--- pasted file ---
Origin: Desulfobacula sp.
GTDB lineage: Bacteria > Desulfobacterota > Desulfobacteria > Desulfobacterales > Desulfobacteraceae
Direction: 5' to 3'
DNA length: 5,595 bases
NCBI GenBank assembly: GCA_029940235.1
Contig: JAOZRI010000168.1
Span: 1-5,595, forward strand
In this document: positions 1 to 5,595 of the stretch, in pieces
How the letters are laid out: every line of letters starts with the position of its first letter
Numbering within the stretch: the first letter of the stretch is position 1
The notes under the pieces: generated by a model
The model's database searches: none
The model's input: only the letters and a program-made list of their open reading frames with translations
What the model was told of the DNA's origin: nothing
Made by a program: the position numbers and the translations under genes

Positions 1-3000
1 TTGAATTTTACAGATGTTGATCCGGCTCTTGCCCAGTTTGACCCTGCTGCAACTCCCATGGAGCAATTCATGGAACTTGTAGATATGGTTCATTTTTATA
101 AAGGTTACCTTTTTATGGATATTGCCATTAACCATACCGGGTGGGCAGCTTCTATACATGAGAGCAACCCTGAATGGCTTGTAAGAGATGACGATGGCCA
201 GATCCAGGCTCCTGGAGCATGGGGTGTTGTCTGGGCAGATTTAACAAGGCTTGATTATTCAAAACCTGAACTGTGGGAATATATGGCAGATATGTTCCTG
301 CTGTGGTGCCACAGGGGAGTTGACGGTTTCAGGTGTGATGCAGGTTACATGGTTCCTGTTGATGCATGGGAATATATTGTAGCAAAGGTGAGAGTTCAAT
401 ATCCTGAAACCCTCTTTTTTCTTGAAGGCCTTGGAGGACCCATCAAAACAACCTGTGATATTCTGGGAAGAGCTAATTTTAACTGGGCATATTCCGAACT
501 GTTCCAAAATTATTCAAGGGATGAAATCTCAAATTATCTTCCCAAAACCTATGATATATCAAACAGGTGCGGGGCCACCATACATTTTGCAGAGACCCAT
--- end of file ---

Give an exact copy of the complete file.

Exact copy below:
Origin: Desulfobacula sp.
GTDB lineage: Bacteria > Desulfobacterota > Desulfobacteria > Desulfobacterales > Desulfobacteraceae
Direction: 5' to 3'
DNA length: 5,595 bases
NCBI GenBank assembly: GCA_029940235.1
Contig: JAOZRI010000168.1
Span: 1-5,595, forward strand
In this document: positions 1 to 5,595 of the stretch, in pieces
How the letters are laid out: every line of letters starts with the position of its first letter
Numbering within the stretch: the first letter of the stretch is position 1
The notes under the pieces: generated by a model
The model's database searches: none
The model's input: only the letters and a program-made list of their open reading frames with translations
What the model was told of the DNA's origin: nothing
Made by a program: the position numbers and the translations under genes

Positions 1-3000
1 TTGAATTTTACAGATGTTGATCCGGCTCTTGCCCAGTTTGACCCTGCTGCAACTCCCATGGAGCAATTCATGGAACTTGTAGATATGGTTCATTTTTATA
101 AAGGTTACCTTTTTATGGATATTGCCATTAACCATACCGGGTGGGCAGCTTCTATACATGAGAGCAACCCTGAATGGCTTGTAAGAGATGACGATGGCCA
201 GATCCAGGCTCCTGGAGCATGGGGTGTTGTCTGGGCAGATTTAACAAGGCTTGATTATTCAAAACCTGAACTGTGGGAATATATGGCAGATATGTTCCTG
301 CTGTGGTGCCACAGGGGAGTTGACGGTTTCAGGTGTGATGCAGGTTACATGGTTCCTGTTGATGCATGGGAATATATTGTAGCAAAGGTGAGAGTTCAAT
401 ATCCTGAAACCCTCTTTTTTCTTGAAGGCCTTGGAGGACCCATCAAAACAACCTGTGATATTCTGGGAAGAGCTAATTTTAACTGGGCATATTCCGAACT
501 GTTCCAAAATTATTCAAGGGATGAAATCTCAAATTATCTTCCCAAAACCTATGATATATCAAACAGGTGCGGGGCCACCATACATTTTGCAGAGACCCAT